Last week, the U.S. Treasury Department and Small Business Administration (SBA) made public a list of companies that received more than $150,000 in loans through the Paycheck Protection Program (PPP).
According to the SBA, 87 percent of loans were less than $150,000 and that the average loan is $107,000.
So far, the administration has approved 4.9 million loans totaling $521 billion, which it reports has supported over 51 million jobs.
The release is part of Congress’s CARES Act , where Democrats pushed for transparency regarding who receives government relief.
Initially, Treasury Secretary Steven Mnuchin said that the administration might not disclose the names and amounts requested by those seeking PPP loans over privacy concerns during a hearing before the Senate Small Business Committee on June 10. The administration later consented and announced this release of borrowers receiving over $150,000.
“Given the many problems with the PPP program, it is imperative American taxpayers know if the money is going where Congress intended — to the truly small and unbanked small business,” said Senate Minority Leader Chuck Schumer following Mnuchin’s testimony.
Two notable borrowers, P.F. Chang’s China Bistro and TGI Fridays, with 210 and 500 locations across the U.S., respectively, each received between $5 million and $10 million in loans. Both are owned by New York-based private equity firm TriArtisan Capital Advisors, according to Associated Press.
P.F. Chang’s says that the loan allowed 12,000 workers to remain employed. But whether these companies fall under the definition of small business or not is a source of continued controversy.
In May, the Treasury Department threatened public companies that received loans with penalties if they did not return the funds. Some, such as New York-based burger chain Shake Shack and the L.A. Lakers NBA team pledged to give back funds.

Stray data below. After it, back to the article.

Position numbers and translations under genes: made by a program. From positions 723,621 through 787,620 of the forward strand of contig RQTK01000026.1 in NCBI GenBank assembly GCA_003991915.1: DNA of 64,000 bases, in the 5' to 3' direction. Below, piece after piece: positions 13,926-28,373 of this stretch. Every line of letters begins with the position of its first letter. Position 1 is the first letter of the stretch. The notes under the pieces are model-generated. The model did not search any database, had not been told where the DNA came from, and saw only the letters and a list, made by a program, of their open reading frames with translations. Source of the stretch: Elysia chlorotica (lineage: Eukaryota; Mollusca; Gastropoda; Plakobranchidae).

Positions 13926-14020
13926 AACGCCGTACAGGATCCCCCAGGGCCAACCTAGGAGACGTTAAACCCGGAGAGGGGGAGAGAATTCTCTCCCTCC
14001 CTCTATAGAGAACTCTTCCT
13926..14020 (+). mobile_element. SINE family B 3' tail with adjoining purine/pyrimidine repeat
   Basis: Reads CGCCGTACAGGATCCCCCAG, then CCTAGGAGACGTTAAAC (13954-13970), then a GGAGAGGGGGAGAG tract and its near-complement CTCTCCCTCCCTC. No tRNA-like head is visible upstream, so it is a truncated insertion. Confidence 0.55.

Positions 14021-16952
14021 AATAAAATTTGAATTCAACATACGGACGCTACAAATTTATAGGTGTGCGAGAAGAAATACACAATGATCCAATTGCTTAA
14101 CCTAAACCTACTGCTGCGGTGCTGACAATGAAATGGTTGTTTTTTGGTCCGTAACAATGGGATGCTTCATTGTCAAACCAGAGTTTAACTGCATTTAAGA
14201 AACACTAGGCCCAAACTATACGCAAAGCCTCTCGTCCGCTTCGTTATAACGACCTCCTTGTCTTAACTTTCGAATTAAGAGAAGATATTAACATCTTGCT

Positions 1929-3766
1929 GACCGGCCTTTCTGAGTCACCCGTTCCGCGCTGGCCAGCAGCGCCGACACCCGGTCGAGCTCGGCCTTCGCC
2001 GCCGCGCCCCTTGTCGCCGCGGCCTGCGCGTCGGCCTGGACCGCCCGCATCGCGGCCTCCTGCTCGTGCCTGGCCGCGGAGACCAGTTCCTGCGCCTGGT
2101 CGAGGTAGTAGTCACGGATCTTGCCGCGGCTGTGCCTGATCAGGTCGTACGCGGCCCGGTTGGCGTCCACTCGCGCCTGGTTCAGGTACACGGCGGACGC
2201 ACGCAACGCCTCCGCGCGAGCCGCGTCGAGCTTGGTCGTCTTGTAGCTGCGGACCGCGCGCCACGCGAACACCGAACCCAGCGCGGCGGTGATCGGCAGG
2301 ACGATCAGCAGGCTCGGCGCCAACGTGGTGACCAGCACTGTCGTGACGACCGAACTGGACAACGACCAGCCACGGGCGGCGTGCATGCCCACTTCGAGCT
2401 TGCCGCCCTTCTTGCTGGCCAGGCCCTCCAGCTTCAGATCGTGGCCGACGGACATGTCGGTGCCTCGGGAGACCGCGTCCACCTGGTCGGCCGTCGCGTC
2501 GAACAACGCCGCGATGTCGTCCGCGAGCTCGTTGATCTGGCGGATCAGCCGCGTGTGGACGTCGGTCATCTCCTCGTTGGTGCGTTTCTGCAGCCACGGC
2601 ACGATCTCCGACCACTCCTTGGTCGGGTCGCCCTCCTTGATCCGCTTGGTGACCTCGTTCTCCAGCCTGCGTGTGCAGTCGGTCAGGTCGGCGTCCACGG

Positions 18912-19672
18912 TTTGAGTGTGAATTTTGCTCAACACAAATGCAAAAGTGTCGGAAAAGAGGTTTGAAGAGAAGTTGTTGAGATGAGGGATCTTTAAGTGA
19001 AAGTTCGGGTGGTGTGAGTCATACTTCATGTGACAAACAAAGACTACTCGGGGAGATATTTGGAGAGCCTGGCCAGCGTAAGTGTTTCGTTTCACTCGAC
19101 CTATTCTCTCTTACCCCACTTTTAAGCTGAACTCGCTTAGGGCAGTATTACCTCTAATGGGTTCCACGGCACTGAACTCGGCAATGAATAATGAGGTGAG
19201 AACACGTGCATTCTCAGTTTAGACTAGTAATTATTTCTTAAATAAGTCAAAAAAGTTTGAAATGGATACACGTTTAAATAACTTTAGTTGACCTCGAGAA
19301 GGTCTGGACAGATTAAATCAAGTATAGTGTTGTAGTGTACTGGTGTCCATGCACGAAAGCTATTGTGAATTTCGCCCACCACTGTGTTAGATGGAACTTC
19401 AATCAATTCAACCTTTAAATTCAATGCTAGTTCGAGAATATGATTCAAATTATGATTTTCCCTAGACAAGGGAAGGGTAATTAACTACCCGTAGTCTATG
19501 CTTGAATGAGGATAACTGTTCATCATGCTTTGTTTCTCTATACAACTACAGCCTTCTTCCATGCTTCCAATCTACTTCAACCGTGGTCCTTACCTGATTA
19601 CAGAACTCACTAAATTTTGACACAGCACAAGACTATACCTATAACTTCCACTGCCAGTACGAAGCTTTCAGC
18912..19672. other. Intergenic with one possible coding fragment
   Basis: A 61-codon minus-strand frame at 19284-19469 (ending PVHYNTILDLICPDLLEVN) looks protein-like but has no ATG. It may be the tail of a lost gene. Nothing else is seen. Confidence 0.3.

Since the publicly traded borrowers qualified for the loans intended for small businesses, the legal ramifications for keeping the loans were few. Still, public scrutiny likely led companies like Shake Shack and the L.A. Lakers to return borrowed money.
Legacy Housing Corp, a publicly-traded Texas-based housing manufacturer, said they returned the PPP funds they borrowed in full.
“We were part of the .3% of the money that was returned,” Curtis Hodgson, executive chairman of Legacy Housing Corp, told Consumers’ Research. “Then they changed the rules again to say there was no criminal risk; then they changed the rules again to give folks 24 weeks to spend the money rather than eight weeks.”
On July 4, President Trump signed an extension to the PPP program until August 8 with $130 billion in allocated loan dollars remaining to be lent, with Secretary Mnuchin stressing the necessity for loans to go to industries and businesses that are most in need.
“We’re open-minded, but we absolutely believe small businesses, and by the way, many big businesses in certain industries, are absolutely going to need more help,” Mnuchin said during his June 10 testimony.
Download a full list of companies receiving over $150,000 and a breakdown by State here.